20130725-090317.jpgA year ago today I married the most wonderful woman I have ever met. The following were my vows to her.

I can tell you the exact moment that I realized I wanted to marry you.

It was December 31st, 2010, about a year and a half ago, and we were riding up a chairlift in Colorado. It was, without exception, the single coldest day of skiing I have ever experienced, with a temperature of negative 8 degrees and at least 30 mile per hour winds. You are always, always colder than I am, so if my fingers and toes were freezing together then you must have been close to turning into a popsicle. This was only your second time skiing. But you knew I loved skiing, and you wanted to go out and share that with me.

When I put my arm around you and asked if you were up for another run, you replied with as much gusto as you could, “Yes.”

And in an instant it clicked. I saw a vision of us, of our lives together, and I realized that I wanted to spend the rest of my life with you.

Because you say Yes to things.

You say Yes to adventures, to dinner parties, weekend trips, house guests, staying in, going out. You say yes to hitting every restaurant in old town, to learning my favorite board game, to going out of our way to visit Andorra even though it’s kind of a dump, to simply taking a walk because I need to clear my head.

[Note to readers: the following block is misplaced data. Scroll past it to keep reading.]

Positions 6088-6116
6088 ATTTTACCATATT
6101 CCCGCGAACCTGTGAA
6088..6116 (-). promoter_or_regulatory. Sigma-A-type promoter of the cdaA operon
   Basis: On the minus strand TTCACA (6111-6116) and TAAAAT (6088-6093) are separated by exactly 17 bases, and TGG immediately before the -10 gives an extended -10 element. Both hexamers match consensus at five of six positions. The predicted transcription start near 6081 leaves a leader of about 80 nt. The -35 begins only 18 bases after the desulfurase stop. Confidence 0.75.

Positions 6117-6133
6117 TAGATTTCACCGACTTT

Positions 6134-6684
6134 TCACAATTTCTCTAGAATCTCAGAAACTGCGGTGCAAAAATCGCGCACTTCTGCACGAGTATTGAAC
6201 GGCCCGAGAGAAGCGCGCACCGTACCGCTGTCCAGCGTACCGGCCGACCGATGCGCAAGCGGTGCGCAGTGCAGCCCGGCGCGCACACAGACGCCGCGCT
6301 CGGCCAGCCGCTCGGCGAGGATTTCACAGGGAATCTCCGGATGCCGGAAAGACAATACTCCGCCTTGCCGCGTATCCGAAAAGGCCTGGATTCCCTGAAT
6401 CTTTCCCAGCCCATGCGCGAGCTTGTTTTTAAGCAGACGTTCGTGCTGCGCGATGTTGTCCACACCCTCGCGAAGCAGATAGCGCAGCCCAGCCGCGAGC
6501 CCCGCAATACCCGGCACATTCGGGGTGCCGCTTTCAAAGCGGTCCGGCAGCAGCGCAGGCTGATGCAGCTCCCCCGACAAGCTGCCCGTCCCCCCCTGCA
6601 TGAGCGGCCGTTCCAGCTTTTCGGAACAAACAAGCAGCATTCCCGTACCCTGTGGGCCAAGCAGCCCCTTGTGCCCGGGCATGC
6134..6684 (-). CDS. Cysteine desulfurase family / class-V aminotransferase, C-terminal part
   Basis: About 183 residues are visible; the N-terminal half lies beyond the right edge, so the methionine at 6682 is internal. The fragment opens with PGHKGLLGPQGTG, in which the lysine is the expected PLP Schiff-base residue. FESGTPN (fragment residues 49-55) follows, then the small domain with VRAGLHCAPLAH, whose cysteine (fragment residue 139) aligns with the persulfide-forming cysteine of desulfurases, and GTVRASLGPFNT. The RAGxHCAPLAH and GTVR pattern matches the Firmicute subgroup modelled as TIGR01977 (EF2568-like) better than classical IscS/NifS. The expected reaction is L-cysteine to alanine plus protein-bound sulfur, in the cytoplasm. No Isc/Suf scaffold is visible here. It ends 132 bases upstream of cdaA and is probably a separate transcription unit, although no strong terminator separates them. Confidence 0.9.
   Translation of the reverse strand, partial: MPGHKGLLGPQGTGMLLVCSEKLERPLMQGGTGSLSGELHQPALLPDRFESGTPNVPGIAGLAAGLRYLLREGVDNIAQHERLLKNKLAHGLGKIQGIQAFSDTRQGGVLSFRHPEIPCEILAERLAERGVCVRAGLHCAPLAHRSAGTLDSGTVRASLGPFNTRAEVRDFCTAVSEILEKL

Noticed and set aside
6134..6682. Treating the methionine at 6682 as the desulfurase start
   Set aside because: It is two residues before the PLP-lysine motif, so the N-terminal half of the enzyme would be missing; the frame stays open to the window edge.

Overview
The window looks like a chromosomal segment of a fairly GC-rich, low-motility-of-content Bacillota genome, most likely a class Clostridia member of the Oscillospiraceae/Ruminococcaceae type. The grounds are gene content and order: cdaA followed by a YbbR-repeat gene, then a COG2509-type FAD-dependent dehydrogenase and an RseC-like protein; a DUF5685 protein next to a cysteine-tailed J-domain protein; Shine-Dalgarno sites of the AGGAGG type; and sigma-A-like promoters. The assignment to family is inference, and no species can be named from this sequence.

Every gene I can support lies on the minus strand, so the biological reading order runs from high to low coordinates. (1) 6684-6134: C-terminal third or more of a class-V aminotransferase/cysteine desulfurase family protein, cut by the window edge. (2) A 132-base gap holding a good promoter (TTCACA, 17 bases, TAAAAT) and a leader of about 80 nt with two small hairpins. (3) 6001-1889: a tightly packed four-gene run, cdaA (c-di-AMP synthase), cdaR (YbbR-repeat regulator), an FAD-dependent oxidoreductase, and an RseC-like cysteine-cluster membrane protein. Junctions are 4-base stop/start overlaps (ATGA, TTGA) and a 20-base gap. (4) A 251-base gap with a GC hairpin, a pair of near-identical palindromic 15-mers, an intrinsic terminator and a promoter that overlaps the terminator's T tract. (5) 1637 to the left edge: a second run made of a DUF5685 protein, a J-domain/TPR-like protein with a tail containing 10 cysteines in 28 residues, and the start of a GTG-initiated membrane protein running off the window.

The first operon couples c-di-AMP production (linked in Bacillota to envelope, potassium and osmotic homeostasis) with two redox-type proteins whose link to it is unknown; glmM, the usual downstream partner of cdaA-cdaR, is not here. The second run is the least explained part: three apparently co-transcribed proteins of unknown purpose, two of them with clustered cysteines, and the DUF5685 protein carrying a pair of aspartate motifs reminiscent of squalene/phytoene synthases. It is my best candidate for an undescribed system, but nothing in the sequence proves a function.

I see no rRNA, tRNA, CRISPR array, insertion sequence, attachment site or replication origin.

And it’s not just the easy things. You said yes to dating a compulsive traveler, someone who left for two months after a single date. You said yes to dating someone who could have moved away to law school, to the idea of long distance if we had to. When I did stay, you said yes to moving in with me the same month I started school, something widely considered to be a crazy idea.

But then you said yes to coming to live with me in Germany last summer, to going on an impromptu road trip to Venice, to taking a walk to Piazza San Marco, to turning a corner to find an empty bridge, and … to me when I got down on one knee and asked you to marry me.

So my vow to you … is that I will say Yes to things too.

I will say yes to adventures, to dinner parties, to staying in, to going out. I will say yes to doing the dishes, to the ups and the downs, the twists and the turns, the joys and the sorrows of life.

Because life is about saying yes to things, and I want to spend the rest of my life saying yes to things with you.